Helen Hollick

A Swashbuckling Journey!

When two prolific award winning authors get together for some fun, watch out!  Anna Belfrage (author of the Graham Saga Books) talks to Helen Hollick (author of the Sea Witch pirate stories)- Anna shares Helen's great adventure- Pirates? Why write about pirates? I guess the simple answer is: because when I wrote the first of my pirate-based Voyages, Sea Witch, no one else, as far as I could discover, had done so. Read on. I adored the first Pirates of the Caribbean movie, The Curse of the Black Pearl, (not the others in the Disney franchise: they ranged from OK-ish to terrible). I was enchanted by it, and not entirely because of Johnny Depp’s portrayal of Captain Jack Sparrow, (although that helped!) The movie was fun. None of it was meant to be taken seriously and nearly every scene had a laugh attached to it. Laughter is good for us, therefore darn good adventures, be they pirates, Star Wars sci-fi, Game of Thrones fantasy or whatever-floats-your-boat are good as well, be they movies or novels. They are also escapism from the daily grind, something we all need and enjoy. The problem with really enjoying something is that you are then left wanting more. For me I wanted to read…

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A Writer’s Life: Interview with Helen Hollick

I’d like to welcome back award winning author Helen Hollick today. She is here to talk with us about a big part of her writing. I first started this series-A Writer’s Life- over at Layered Pages and decided to bring it to indieBRAG for our authors. This is Helen’s third participation in this series. -Stephanie M. Hopkins  Helen Hollick lives with her husband, daughter and son-in-law in North Devon, England, in an eighteenth century farmhouse, surrounded by thirteen acres of fields and woodland. A variety of pets include her  daughter’s side-saddle riding horse and a show jumper, two Exmoor ponies which once ran wild on Exmoor, two cats who ignore each other, two wonderful dogs from the Dog’s Trust rescue Centre, some chickens, ducks, and a very grumpy goose called Bernadette (although Boudicca is a more appropriate name!). All of Helen’s books in The Sea Witch Voyages series are B.R.A.G.Medallion Honorees.  She also has a number of respected books of historical fiction which are traditionally published. Including the bestseller The Forever Queen the story of Emma of Normandy  and The Pendragon’s Banner Trilogy, set in the fifth century, has also been widely acclaimed as a different telling of the Arthurian Myth – no…

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The Thing About Titles By Helen Hollick

I’ve found that, sometimes, deciding on a title for your story can be harder than writing the whole thing. When my first novel was accepted by William Heinemann for publication, way back in 1993, I had called it The Kingmaking. It was about a man who became a king (King Arthur in fact) so it seemed suitable. We went through the long process of editing, copy editing, proof reading, cover design, etc then a few days before preparing to go to print I was told, ‘We’re not keen on the title. Can you think of something else?’ I couldn’t. ‘Can you think of anything?’ says I. They couldn’t. The Kingmaking it remains to this day. Counter that with my UK published Harold the King and A Hollow Crown. Both books (a duo about the events that led to the 1066 Battle of Hastings) were acquired by a US publisher who decided to change the titles. A Hollow Crown became The Forever Queen (which, I confess, I prefer) but Harold became I Am The Chosen King. Why? Because the publisher said ‘No one will know who Harold is.’ Fair enough – but does ‘I Am The Chosen King’ leave the reader…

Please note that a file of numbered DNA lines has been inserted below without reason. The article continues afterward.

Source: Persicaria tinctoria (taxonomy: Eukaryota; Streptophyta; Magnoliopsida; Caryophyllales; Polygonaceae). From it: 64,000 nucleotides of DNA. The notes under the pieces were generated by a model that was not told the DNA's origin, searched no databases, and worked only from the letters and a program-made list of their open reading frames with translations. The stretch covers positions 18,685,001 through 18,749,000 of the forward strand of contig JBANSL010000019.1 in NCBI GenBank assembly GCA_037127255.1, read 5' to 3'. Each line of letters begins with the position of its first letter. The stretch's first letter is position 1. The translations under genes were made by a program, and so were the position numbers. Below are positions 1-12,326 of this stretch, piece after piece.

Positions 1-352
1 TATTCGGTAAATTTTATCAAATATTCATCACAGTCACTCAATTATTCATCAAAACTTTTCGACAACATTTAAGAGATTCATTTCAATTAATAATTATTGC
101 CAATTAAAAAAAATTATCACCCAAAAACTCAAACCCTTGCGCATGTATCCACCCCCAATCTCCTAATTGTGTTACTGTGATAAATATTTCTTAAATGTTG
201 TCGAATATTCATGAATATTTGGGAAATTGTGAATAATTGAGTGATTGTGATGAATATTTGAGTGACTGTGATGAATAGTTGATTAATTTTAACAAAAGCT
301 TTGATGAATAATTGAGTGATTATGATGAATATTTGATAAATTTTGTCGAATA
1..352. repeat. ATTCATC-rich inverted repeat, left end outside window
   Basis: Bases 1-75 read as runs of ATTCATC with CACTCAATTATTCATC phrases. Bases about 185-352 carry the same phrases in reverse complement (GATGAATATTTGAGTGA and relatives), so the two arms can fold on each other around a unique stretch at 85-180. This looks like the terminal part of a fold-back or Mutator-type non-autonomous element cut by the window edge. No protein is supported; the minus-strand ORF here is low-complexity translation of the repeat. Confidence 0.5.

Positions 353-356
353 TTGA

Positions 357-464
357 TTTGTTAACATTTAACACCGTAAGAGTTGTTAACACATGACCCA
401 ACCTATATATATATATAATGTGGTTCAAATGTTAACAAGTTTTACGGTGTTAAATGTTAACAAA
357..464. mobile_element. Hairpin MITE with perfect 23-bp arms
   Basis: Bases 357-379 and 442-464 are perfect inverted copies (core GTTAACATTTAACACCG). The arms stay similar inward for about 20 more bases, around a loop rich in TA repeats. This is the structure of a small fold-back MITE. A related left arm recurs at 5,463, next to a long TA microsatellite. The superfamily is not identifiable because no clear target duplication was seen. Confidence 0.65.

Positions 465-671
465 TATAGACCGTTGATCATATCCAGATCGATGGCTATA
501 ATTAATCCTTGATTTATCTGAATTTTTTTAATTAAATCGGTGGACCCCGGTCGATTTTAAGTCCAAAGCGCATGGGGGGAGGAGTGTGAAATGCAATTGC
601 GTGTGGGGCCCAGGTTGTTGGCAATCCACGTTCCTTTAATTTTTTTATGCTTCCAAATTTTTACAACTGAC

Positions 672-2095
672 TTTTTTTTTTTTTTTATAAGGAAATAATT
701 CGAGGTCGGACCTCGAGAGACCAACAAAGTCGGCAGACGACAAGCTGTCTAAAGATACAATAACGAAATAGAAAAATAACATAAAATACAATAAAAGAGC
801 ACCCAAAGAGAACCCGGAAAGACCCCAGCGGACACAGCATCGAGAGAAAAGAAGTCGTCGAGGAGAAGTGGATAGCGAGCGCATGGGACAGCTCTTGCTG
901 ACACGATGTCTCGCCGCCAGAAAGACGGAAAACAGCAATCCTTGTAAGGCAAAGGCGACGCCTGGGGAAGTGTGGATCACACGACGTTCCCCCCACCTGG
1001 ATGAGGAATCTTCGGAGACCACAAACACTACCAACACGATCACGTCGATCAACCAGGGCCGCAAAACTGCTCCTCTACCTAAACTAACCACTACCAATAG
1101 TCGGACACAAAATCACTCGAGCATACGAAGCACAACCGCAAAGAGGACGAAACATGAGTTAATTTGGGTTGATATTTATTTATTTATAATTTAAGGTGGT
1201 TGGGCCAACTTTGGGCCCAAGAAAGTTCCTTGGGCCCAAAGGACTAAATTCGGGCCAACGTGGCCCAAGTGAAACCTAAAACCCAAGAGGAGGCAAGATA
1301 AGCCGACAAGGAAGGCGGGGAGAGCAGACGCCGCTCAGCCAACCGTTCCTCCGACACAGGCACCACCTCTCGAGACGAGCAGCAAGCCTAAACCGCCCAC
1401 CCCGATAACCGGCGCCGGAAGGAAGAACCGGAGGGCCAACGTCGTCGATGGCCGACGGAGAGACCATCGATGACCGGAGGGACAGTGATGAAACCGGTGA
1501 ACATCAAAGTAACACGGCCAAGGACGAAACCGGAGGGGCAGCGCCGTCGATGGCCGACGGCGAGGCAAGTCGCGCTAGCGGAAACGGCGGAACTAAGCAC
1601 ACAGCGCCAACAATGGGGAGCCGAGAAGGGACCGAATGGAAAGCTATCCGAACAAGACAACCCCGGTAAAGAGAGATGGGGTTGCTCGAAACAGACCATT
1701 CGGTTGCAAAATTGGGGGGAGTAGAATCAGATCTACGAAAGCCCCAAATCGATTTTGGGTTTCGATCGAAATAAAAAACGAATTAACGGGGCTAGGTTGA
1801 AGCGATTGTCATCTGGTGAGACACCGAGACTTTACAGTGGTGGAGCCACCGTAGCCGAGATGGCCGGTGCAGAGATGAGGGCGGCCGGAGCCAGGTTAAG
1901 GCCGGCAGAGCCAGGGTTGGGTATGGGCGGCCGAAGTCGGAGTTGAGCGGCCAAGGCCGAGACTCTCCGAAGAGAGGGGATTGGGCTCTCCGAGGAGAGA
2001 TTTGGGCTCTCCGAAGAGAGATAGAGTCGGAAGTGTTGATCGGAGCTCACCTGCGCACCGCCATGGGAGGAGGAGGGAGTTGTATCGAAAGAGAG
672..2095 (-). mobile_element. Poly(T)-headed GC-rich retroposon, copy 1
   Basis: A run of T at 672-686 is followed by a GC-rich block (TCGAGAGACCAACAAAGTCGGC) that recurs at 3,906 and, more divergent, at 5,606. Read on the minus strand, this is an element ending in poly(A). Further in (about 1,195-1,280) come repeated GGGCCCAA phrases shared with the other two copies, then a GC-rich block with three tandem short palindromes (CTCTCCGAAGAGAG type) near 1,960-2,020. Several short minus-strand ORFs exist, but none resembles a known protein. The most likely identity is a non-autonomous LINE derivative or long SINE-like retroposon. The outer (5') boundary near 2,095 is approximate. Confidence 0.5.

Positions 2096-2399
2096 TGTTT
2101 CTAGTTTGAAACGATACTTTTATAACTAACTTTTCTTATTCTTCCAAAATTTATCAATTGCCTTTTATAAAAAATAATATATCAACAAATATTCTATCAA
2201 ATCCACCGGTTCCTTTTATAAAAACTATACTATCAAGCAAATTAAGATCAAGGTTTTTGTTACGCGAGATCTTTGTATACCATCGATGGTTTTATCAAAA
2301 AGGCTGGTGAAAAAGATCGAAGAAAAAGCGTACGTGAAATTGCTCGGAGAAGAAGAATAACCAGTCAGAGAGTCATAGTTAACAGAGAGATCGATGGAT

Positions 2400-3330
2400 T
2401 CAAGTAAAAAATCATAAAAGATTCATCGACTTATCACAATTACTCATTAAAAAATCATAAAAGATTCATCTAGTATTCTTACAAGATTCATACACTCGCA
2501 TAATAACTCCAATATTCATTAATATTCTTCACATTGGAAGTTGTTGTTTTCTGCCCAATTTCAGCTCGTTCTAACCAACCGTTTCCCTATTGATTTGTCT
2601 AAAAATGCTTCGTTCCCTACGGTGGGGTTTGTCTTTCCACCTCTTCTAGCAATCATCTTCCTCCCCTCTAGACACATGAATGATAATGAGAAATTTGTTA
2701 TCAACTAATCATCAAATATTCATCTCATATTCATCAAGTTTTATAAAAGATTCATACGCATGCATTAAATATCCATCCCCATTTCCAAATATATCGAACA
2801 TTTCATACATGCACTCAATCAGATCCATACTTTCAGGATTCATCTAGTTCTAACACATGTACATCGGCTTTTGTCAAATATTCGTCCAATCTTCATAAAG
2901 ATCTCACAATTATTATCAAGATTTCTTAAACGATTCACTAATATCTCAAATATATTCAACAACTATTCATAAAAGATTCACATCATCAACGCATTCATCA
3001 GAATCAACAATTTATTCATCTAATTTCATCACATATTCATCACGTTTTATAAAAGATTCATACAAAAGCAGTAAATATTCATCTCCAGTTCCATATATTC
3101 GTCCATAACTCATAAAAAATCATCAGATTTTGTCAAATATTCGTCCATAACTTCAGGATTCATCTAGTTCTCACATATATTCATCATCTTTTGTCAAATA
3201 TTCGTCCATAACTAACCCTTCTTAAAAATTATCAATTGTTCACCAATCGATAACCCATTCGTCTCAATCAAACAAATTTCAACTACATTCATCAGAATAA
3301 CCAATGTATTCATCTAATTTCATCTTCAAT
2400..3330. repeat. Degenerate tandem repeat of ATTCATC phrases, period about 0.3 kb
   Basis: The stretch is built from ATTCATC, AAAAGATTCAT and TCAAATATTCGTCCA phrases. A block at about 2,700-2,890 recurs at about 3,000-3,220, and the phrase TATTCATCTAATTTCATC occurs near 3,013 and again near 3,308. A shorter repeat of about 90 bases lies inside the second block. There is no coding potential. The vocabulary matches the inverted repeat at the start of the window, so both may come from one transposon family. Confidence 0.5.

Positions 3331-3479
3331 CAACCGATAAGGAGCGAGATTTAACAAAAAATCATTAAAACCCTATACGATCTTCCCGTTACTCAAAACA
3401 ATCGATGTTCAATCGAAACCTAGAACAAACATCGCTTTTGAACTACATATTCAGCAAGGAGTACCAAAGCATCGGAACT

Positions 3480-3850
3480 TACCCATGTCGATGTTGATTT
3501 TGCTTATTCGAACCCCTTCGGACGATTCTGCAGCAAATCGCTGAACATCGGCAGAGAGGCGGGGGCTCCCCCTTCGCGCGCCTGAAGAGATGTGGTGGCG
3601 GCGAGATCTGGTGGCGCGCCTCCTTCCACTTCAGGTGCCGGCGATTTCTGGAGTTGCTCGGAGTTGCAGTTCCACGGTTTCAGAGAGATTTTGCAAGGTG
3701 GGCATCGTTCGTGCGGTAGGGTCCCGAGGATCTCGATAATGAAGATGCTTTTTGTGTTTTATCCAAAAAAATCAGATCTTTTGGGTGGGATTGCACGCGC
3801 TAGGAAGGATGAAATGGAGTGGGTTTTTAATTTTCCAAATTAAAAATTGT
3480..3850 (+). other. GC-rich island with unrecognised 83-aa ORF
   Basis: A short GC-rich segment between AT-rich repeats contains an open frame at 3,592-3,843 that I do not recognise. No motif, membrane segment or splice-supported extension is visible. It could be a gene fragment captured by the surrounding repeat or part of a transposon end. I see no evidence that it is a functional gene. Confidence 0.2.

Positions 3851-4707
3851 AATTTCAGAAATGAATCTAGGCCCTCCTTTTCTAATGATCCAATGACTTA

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So, you want to write a novel?

By Helen Hollick B.R.A.G. Medallion Honoree Don’t we all? Well, I assume most visitors glancing through this article are keen to write, hence reading this in the first place. (Although, of course, I might be jumping to conclusions – some of you are also readers.) There’s a saying ‘write what you know about’. It is, sort of, useful guide but if you want to write historical fiction – well I don’t know many people who were actually there in Roman, Medieval, Tudor or the American Civil War eras. Not in person, so it isn’t easy to know how people lived, loved, fought and died in these centuries. Which is where research comes in. From academic books, from history magazines, from quality documentaries on T, and from the Internet. (Good old Wikipedia and Google Search!)  All are useful sources for information, but beware. Not all internet sources are accurate. I once queried some ‘facts’ used in a historical novel, tactfully implying that they were not correct. The author emailed me back, most indignant, claiming she had looked at several sources on the ‘Net. It was a fairly obscure subject so I took a look. Indeed, there were several articles, but on…

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I WISH I’D… BY HELEN HOLLICK

B.R.A.G. Medallion Honoree I guess all authors wish they had written ‘that’ novel – the one that has made Oscar status Blockbuster movie legend. The novel that hits number one in the bestseller charts and stays there … and stays there… and stays there… Or do we? Yes, of course we all want to do well, the basic facts of paying off the mortgage or being able to afford to get the car fixed is a prime motive – but the reality is, out of the thousands upon thousands of books published worldwide every year very few of them reach the heady height of Literary Stardom. Do I wish I’d written Gone With The Wind, or Fifty Shades of Grey or Harry Potter? To be honest? No, not really. What I do wish is that I had possessed the knowledge and experience I have now twenty-plus years ago. My first novel, part one of the Pendragon’s Banner Trilogy was The Kingmaking.  Writing it, I probably made all the mistakes an author is not meant to make: tell not show, too many adjectives and adverbs, point-of-view (head-hopping) changes… but were these issues that often get slammed in Amazon’s Comments sections nowadays…